Conference of the Birds
This book, completed around 1177CE, is a Sufi classic by the Persian poet Farid ud-Din Attar.
The book describes how a whole nation of birds set out on a journey to find the hidden master, the Simorg, the first among birds. In the end, thirty birds arrive and find their own reflections, experience an apotheosis and eventually return into the world. Attar speaks extensively on the many obstacles and challenges the birds encounter and on how many turn back and are lost to the quest. Attar frequently uses romantic love as a metaphor for spiritual quest.
Many references to esoteric principles are found throughout the book. A Cassiopaean interpretation of the story could be that the birds set out to find the truth and in the end encountered their future selves. However, this future self was also a result of their long journey. In this sense it was not an external deity but a potential created from themselves. Also note that the Simorg is a sort of group entity.
The below is an excerpt from the end:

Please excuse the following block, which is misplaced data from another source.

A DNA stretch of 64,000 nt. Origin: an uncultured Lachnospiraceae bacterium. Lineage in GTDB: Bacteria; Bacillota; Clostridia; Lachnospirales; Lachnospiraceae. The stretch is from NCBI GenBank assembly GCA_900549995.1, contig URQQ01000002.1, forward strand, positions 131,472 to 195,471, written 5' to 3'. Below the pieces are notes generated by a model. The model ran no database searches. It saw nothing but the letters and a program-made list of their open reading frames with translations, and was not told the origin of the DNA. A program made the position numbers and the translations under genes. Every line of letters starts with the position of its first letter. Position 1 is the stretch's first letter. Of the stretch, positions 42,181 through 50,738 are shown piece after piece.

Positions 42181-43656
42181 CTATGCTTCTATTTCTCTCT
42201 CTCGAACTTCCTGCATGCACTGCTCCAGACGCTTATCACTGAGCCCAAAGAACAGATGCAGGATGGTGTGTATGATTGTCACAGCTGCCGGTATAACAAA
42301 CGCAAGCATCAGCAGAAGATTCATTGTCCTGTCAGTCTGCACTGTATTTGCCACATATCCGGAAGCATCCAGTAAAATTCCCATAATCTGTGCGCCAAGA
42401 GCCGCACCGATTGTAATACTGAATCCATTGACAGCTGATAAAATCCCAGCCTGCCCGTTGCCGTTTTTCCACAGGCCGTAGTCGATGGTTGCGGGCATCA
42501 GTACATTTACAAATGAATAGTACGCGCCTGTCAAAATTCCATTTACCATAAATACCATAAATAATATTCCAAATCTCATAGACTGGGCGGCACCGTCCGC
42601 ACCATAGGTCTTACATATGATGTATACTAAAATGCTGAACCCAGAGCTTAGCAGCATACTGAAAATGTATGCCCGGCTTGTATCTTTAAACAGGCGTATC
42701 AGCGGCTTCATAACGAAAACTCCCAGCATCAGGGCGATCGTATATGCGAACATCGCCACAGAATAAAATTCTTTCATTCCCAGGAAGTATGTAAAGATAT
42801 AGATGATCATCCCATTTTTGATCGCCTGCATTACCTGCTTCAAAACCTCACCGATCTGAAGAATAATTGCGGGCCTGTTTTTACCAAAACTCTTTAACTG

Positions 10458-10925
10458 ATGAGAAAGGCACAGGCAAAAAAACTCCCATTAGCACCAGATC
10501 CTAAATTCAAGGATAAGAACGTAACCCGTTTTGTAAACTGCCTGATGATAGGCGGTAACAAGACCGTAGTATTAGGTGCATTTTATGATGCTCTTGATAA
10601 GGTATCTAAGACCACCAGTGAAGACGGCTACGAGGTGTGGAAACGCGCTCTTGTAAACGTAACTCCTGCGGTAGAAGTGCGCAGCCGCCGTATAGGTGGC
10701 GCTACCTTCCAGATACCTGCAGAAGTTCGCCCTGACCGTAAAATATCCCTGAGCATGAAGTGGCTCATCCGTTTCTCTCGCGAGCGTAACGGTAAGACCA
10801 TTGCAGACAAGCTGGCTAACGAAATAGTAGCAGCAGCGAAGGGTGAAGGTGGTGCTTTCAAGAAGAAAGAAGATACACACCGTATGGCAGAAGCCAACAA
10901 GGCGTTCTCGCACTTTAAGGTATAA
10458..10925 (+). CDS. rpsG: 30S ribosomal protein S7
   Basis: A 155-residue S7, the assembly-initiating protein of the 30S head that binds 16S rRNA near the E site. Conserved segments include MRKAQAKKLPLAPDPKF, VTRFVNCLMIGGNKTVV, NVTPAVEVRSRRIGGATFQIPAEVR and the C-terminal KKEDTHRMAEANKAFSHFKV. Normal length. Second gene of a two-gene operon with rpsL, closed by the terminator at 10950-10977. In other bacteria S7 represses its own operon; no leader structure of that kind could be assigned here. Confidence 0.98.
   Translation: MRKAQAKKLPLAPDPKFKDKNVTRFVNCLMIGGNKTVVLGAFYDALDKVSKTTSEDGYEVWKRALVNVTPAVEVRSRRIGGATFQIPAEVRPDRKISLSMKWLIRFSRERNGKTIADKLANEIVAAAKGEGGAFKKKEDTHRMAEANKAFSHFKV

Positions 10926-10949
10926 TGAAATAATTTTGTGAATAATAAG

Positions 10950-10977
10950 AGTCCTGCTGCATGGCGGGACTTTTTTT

There in the Simorgh's* radiant face they saw Themselves, the Simorgh of the world - with awe They gazed, and dared at last to comprehend They were the Simorgh and the journey's end. They see the Simorgh - at themselves they stare, And see a second Simorgh standing there; They look at both and see the two are one, That this is that, that this, the goal is won. They ask (but inwardly; they make no sound) The meaning of these mysteries that confound Their puzzled ignorance - how is it true That 'we' is not distinguished here from 'you'? And silently their shining Lord replies: 'I am a mirror set before your eyes, And all who come before my splendour see Themselves, their own unique reality; You came as thirty birds and therefore saw These selfsame thirty birds, not less nor more; if you had come as forty, fifty - here An answering forty, fifty, would appear; Though you have struggled, wandered, travelled far, It is yourselves you see and what you are.' (Who sees the Lord? It is himself each sees; What ant's sight could discern the Pleiades? What anvil could be lifted by an ant? Or could a fly subdue an elephant?) 'How much you thought you knew and saw; but you Now know that all you trusted was untrue. Though you traversed the Valleys' depths and fought With all the dangers that the journey brought, The journey was in Me, the deeds were Mine - You slept secure in Being's inmost shrine. And since you came as thirty birds, you see These thirty birds when you discover Me, The Simorgh, Truth's last flawless jewel, the light In which you will be lost to mortal sight, Dispersed to nothingness until once more You find in Me the selves you were before.' Then, as they listened to the Simorgh's words, A trembling dissolution filled the birds - The substance of their being was undone, And they were lost like shade before the sun; Neither the pilgrims nor their guide remained. The Simorgh ceased to speak, and silence reigned. The ashes of Hallaj Hallaj's corpse was burnt and when the flame Subsided, to the pyre a sufi came Who stirred the ashes with his staff and said: 'Where has that cry "I am the Truth" now fled? All that you cried, all that you saw and knew, Was but the prelude to what now is true. The essence lives; rise now and have no fear, Rise up from ruin, rise and disappear - All shadows are made nothing in the one Unchanging light of Truth's eternal sun.' A hundred thousand centuries went by, And then those birds, who were content to die, To vanish in annihilation, saw Their Selves had been restored to them once more, That after Nothingness they had attained Eternal Life, and self-hood was regained. This Nothingness, this Life, are states no tongue At any time has adequately sung - Those who can speak still wander far away From that dark truth they struggle to convey, And by analogies they try to show The forms men's partial knowledge cannot know. (But these are not the subject for my rhyme; They need another book, another time.